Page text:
Friday, September 9, 2005


There was a story in the paper yesterday about an experiment done for Alzheimer’s research. The participants make lists, usually of animals or plants. They have a minute to do this. Folks who have shorter lists are more often later diagnosed with Alzheimer’s. They didn’t publish any examples so I don’t know what they looked like, but I found as played around with this that I’d get a cascade effect. Thinking of cats brought up all the other cats. Lions, tigers, cheetahs etc. Dogs brought up other members of the family. Small furry pets got linked together, in other words gerbils also bring up hamsters and guinea pigs.


I’ve found that when I have a memory of a song or a line of dialog lurking at the back of my mind, letting go and (this is the best description I have) and thinking “sideways” will eventually bring up the rest of the memory. Sorry, that's the best description I have. It's weird.


A favorite old cartoon is Donald in Mathmagic Land. There's a scene where the narrator gets a look at Donald's mental library. The filing cabinets are a mess. After they are straightened out everything is supposed to be ok. But, memory doesn't work like a filing cabinet does it?


There is a great scene in the second Roots miniseries. Alex Haley has finally found the griot (someone who specializes in memorizing the geneology and history of a family line) for the family of his ancestor Kunta Kinte. The griot starts his recitation and Haley realizes that it’s going to be a long recital. He asks if the speaker can’t just jump to the part he needs and is informed that the griot is not a “filing cabinet.” One part of the memorized list triggers another and so on. He’s almost asleep in the tropical heat when the man starts on the part about his ancestor and he nearly misses it.


I’ve found that memory is a funny thing. The oddest thing will bring something up. I was talking to a co-worker yesterday about a song I’d heard. One thing led to another and suddenly the thought of the Mary I was talking to and talking about music brought up the song “Along came Mary.” Believe me, I have not thought about “that” song for years. But, there it was. Big as life, and now that it had popped up, twice as hard to get rid of.


When the date my dad passed away comes up I don’t puddle up. I puddle on his birthday and mom and dads’ anniversary. I think it’s because therewas only one day when he died and there was whole lifetime of birthdays and anniversaries. Anyway it’s my theory and I’m going to stick to it. For now.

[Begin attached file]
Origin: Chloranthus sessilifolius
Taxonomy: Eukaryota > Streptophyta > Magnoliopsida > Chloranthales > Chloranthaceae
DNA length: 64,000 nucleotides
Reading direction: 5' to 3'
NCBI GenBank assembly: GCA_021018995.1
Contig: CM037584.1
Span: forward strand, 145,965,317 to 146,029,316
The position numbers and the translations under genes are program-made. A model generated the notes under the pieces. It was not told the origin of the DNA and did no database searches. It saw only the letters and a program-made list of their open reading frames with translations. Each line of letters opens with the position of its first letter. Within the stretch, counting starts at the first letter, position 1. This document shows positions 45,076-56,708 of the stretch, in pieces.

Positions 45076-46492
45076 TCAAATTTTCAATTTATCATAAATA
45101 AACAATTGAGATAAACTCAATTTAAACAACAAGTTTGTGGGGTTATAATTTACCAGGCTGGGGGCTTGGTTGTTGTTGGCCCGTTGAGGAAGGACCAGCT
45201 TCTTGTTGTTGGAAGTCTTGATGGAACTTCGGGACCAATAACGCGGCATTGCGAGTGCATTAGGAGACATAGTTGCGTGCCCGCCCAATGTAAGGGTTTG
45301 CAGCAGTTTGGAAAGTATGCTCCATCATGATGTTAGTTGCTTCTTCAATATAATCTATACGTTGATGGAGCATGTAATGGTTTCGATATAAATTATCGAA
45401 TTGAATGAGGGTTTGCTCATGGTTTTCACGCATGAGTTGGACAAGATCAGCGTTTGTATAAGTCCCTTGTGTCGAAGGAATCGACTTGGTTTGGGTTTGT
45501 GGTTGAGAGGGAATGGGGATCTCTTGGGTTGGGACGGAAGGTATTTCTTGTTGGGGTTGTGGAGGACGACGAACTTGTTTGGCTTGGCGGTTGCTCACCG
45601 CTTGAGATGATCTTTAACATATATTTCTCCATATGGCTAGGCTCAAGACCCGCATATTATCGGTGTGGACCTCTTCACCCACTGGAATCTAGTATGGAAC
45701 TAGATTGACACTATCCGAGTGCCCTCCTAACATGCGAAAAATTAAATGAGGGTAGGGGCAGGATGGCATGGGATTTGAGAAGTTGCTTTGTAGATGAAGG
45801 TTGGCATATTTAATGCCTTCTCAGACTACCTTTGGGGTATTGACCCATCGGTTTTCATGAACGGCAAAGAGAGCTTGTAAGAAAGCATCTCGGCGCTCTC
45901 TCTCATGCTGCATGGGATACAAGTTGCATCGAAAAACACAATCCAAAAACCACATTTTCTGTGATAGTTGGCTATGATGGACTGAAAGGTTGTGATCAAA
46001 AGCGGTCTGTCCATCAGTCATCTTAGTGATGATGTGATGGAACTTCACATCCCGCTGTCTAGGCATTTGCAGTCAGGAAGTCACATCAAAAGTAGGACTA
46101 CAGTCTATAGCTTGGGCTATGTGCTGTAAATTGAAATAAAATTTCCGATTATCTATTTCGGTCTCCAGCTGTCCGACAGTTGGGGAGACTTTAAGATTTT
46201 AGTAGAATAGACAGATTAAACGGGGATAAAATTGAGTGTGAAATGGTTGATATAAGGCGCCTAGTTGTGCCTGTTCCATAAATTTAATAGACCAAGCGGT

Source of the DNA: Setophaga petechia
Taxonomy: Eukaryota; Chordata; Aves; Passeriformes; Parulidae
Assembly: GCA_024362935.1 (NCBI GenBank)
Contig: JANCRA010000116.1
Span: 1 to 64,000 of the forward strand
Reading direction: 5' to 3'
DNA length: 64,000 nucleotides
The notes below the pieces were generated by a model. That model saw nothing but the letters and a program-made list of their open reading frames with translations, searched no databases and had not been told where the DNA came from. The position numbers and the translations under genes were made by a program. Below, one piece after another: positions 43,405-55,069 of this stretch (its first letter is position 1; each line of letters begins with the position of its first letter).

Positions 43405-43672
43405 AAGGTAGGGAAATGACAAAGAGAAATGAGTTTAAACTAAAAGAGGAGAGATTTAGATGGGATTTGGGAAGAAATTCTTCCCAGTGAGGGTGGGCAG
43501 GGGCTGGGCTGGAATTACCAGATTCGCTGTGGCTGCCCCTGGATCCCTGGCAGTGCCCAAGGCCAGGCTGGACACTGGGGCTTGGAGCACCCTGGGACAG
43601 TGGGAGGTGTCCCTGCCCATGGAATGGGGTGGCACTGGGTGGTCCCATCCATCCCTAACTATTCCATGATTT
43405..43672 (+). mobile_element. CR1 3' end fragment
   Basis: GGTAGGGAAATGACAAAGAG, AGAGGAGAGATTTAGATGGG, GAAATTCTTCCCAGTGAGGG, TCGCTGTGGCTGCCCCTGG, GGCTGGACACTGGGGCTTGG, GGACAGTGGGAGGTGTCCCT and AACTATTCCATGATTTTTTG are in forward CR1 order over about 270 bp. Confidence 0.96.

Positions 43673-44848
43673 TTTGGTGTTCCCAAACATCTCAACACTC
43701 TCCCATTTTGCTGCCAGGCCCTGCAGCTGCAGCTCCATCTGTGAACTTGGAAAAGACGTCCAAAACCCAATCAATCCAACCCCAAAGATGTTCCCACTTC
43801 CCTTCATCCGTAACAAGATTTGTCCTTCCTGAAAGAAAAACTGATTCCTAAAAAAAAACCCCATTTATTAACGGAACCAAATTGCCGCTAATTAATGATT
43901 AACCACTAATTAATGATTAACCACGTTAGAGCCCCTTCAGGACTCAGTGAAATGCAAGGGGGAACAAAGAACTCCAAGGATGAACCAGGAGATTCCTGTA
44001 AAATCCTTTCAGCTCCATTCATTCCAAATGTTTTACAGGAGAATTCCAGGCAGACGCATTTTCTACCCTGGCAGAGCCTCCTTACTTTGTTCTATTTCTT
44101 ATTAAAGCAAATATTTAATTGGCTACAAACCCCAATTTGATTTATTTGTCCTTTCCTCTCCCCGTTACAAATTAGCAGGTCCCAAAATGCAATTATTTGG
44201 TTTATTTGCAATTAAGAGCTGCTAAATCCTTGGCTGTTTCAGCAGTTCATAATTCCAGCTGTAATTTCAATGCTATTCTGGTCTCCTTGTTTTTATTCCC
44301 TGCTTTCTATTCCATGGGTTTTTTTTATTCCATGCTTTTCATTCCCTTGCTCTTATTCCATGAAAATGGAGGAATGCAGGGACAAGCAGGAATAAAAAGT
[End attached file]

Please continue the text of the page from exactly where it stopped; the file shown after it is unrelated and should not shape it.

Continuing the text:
I’ve heard it said that if you forget your keys, you’re ok but if you forget what they’re for you’re in trouble. I think it’s because we’re talking about a certain kind of memory. There is no reason to remember what keys are for unless you associate them with something else. The house, car or locker that they open. After all there is nothing obvious about a key that says "I'm only useful if I can open something." I believe that for many memories it’s association that helps us remember. It’s as if the ability to associate is the key and without the key the ability to retrieve memory is lost. The memories are still there, you just can’t “find” them.


krobbie67 said...

Okay, this just scared the bejeebers out of me because I started to do a mental listing of animals and was beginning to draw a blank. Then to top it off, I get to the part about keys. I've forgotten before what a key was for. Well, not in the general sense. I've had keys on my key chain and had to think long and hard what it belonged to. However, I have a ton of keys. It's to be expected, right?
:-) ---Robbie

toonguykc said...

Well thanks for scaring the f**k out of me!  LOL.  I've heard that reading everyday is a good way to keep the brain working good.  My very ancient parents read constantly and so I feel a bit better.  I've also heard that counting backwards by 7 works if you change it from like '4' or '9' every other day.  Get some voltage going in those neurons as much as you can.  I'm a hypochondriac and so I know this stuff.


oceanmrc said...

What a great entry -- and somewhat comforting to someone who can never find her keys, her sunglasses, or her wallet!  I am wondering, though, what a good number for remembering is.  I got to 45 seconds and completely blanked on animals.  The intentional effort was just too much for my limited brainpower.

ereading7 said...

"I think it’s because there was only one day when he died and there was whole lifetime of birthdays and anniversaries. "  I agree with you about the memories of birthdays and anniversaries being stronger/longer is the reason they bring more emotion.

Another thing that is supposed to be good brain exercise is crossword puzzles.

lisaram1955 said...

Looks like you scared the thirty-somethings into thinking they are pre-Alzheimers.  

I'm not even going to go there.  I know myself well enough to NOT perform any of these little self-diagnostics...he-he-he.  Lisa  :-]